Human exposure to Blacklegged Deer ticks is greatest during the summer months when high nymphal Ixodes scapularis activity and human outdoor activity coincide. Their small size, their vastly greater abundance over the adult stages and the difficulty in recognizing their bites tends to make nymphs the most important stage to consider for reducing disease risk.
Most commonly encountered in dogs, Lyme Disease is caused by Borrelia burgdorferi bacteria. Lyme disease is transmitted by the Blacklegged Deer tick and the Western Blacklegged Deer tick. Lyme disease has been found throughout the United States and Canada, but infections are most frequently diagnosed in the northeastern, mid-Atlantic and north-central states, as well as in California.
More serious complications include damage to the kidney, and rarely heart or nervous system disease symptoms may come and go and can mimic other health conditions. Cases vary from mild to severe with severe cases sometimes resulting in kidney failure and death.
Canine Anaplasmosis is caused by Anaplasma species of bacteria, specifically Anaplasma phagocytophilum and Anaplasma platys. Both forms of canine anaplasmosis are found throughout the United States and Canada. Areas where canine anaplasmosis is more common include the northeastern, mid-Atlantic and north-central states, as well as California. Anaplasma platys, specifically, is more common in Gulf Coast and southwestern states Anaplasma phagocytophilum is transmitted by the deer tick and the western black-legged tick. These are the same ticks that transmit Lyme disease which increases the risk of co-infection with multiple tick-borne diseases.
Blacklegged Deer ticks live in wooded, brushy areas that provide food and cover for white-footed mice, deer and other mammals. This habitat also provides the humidity ticks need to survive. Exposure to ticks may be greatest in the woods (especially along trails) and the fringe area between the woods and border. Rarely, blacklegged ticks may be found in more open areas (such as yards) that are near wooded habitat so it is important to be on the lookout for ticks when in or near wooded areas.
Blacklegged Deer ticks search for a host from the tips of low-lying vegetation and shrubs, not from trees. Generally, ticks attach to a person or animal near ground level. In fact, they rarely ever climb trees, or go higher than 3 to 4 feet up. They do not fall out of trees. Blacklegged Deer ticks also crawl; they do not jump or fly. They grab onto people or animals that brush against vegetation, and then they crawl upwards to find a place to bite. This action is called “questing.”
These ticks are primarily distributed in the Northeastern and Upper Midwestern regions of the United States.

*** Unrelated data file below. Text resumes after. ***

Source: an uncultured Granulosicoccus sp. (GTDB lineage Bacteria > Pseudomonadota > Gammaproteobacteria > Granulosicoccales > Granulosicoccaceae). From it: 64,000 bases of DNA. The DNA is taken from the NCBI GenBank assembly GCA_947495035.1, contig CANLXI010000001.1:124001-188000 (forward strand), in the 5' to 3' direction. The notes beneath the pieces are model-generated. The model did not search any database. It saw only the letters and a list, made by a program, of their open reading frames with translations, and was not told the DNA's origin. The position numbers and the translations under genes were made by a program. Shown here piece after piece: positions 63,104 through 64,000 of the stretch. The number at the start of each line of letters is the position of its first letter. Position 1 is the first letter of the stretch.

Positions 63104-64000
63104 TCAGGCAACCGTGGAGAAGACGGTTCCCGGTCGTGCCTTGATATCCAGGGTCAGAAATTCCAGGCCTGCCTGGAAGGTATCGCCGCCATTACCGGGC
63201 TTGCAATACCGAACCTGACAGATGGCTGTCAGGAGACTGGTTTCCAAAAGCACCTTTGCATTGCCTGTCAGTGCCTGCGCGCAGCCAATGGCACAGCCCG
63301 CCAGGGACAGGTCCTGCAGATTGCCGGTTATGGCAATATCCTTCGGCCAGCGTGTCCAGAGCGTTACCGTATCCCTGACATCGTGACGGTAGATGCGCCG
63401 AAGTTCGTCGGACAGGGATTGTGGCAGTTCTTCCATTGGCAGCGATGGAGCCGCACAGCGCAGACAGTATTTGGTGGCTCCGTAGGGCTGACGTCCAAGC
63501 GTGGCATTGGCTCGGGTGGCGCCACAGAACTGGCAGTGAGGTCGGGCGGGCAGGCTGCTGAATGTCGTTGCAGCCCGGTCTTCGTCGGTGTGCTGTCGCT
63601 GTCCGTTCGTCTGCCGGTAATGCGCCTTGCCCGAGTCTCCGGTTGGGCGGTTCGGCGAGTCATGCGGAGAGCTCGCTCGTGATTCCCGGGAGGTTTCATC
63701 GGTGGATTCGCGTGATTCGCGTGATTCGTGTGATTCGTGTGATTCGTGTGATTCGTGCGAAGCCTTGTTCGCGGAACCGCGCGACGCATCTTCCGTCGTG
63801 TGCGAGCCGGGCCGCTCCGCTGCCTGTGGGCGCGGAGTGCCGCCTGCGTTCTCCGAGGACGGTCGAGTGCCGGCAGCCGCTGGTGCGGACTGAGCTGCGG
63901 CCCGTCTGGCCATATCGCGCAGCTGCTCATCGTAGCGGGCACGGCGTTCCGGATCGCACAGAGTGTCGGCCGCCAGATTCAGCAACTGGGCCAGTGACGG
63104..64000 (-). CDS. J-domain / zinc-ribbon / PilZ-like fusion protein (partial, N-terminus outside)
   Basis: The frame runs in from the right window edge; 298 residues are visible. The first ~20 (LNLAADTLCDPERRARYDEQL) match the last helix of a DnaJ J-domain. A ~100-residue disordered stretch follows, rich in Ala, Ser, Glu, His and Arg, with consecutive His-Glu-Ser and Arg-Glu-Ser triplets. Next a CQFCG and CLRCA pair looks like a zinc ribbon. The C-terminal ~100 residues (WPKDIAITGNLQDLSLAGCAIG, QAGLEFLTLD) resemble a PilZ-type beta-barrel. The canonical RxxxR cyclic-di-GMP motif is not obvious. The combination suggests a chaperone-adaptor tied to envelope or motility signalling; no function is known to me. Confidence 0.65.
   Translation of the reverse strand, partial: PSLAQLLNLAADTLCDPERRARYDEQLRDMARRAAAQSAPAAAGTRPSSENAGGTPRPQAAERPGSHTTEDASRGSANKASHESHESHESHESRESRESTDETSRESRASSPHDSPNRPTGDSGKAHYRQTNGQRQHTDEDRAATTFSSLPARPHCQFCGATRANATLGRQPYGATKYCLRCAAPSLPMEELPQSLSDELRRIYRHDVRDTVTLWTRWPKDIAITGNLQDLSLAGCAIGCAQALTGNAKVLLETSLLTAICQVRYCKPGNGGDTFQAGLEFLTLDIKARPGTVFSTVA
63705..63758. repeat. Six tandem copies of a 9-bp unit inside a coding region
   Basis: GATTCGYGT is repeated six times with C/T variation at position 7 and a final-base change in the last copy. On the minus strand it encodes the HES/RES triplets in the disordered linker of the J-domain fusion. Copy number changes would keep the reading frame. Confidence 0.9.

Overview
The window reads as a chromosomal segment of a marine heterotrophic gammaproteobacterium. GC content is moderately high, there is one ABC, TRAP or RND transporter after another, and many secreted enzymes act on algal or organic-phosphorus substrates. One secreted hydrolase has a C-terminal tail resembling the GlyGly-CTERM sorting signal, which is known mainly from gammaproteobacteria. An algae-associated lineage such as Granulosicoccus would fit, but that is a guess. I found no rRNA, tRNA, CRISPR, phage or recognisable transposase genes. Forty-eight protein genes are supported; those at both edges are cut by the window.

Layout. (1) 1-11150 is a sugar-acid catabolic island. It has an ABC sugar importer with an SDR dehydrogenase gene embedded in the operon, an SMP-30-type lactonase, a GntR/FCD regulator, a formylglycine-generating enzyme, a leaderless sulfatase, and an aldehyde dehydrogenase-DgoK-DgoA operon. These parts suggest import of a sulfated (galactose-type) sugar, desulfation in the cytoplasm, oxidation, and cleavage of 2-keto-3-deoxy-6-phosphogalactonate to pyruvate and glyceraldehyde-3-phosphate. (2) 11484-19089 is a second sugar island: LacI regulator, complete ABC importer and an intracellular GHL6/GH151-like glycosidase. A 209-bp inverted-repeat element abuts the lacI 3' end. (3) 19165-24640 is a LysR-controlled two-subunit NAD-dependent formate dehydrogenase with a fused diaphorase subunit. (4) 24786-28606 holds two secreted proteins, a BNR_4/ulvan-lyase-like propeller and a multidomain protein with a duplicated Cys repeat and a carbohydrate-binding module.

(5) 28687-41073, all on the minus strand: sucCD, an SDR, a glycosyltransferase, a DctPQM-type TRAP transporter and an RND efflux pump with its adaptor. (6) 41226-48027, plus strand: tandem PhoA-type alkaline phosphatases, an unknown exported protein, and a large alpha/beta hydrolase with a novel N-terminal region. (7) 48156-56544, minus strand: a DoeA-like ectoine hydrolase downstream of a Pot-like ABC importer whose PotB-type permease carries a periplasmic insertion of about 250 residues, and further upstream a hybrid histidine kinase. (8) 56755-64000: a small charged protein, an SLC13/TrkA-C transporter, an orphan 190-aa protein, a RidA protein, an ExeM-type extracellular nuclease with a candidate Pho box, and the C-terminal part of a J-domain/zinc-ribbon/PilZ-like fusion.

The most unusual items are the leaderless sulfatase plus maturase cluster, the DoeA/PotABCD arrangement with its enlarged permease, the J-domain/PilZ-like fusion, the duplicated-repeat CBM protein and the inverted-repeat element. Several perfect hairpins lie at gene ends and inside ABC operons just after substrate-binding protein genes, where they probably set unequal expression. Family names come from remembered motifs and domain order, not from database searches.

Ixodes scapularis is found along the east coast of the United States. Florida westward into central Texas forms the lower boundary, although there are reports from Mexico. The upper boundary is located in Maine westward to Minnesota and Iowa.
The distribution of Ixodes scapularis is linked to the distribution and abundance of its primary reproductive host, white-tailed deer. Only deer or some other large mammal appears capable of supporting high populations of ticks. In the northeastern United States, much of the landscape has been altered. Forests were cleared for farming, but were abandoned in the late 1800s and 1900s causing succession of the fields to second-growth forests. These second-growth forests created “edge” habitats which provided appropriate habitat for deer resulting in increased populations and thus, may have increased populations of the blacklegged tick.
Over the last two decades, the distribution of blacklegged ticks has expanded. They are now found throughout the eastern U.S., large areas in the north and central U.S., and the South. The northern distributions of the blacklegged tick are continuing to spread in all directions from two major endemic areas in the Northeast and Upper Midwest. It’s important to note that adult ticks will search for a host any time when temperatures are above freezing, including winter.
Blacklegged ticks are found in a wide variety of habitat that are suitable for birds, large and small mammals such as mice, deer, squirrel, coyotes and livestock. All life stages can bite humans, but nymphs and adult females are most commonly found on people who are in contact with grass, brush, leaves, logs or pets that have been roaming the outdoors.
Blacklegged Deer ticks prefer to hide in grass and shrubs while waiting for a passing host. They prefer vegetation located in transitional areas such as where forest meets field, mowed lawn meets un-mowed fence line, or a foot trail through high grass or forest as these areas are where most animals travel sometime during each 24-hour period.
The other habitat most likely to harbor blacklegged ticks is the den, nest, or nesting area of its host such as that of skunks, raccoons, opossums, but especially the white-footed mouse. The white-footed mouse prefers woody or brushy areas. It nests in any place that gives shelter such as below ground, in stumps, logs, old bird or squirrel nests, woodpiles, buildings, etc.
During the winter, adult ticks feed primarily on the blood of white-tailed deer. In the spring, a female tick will drop off its host and will deposit about 3,000 eggs. Nymphs, or baby ticks, feed on mice, squirrels, raccoons, skunks, dogs, humans and birds.
A favorite feeding area for these ticks on humans is at the back of the neck, at the base of the skull; long hair makes detection more difficult. However, the ticks will usually crawl about for up to 4 hours or so before they attach. Then, a tick has to be attached for a period of 6-8 hours before a successful transmission can take place.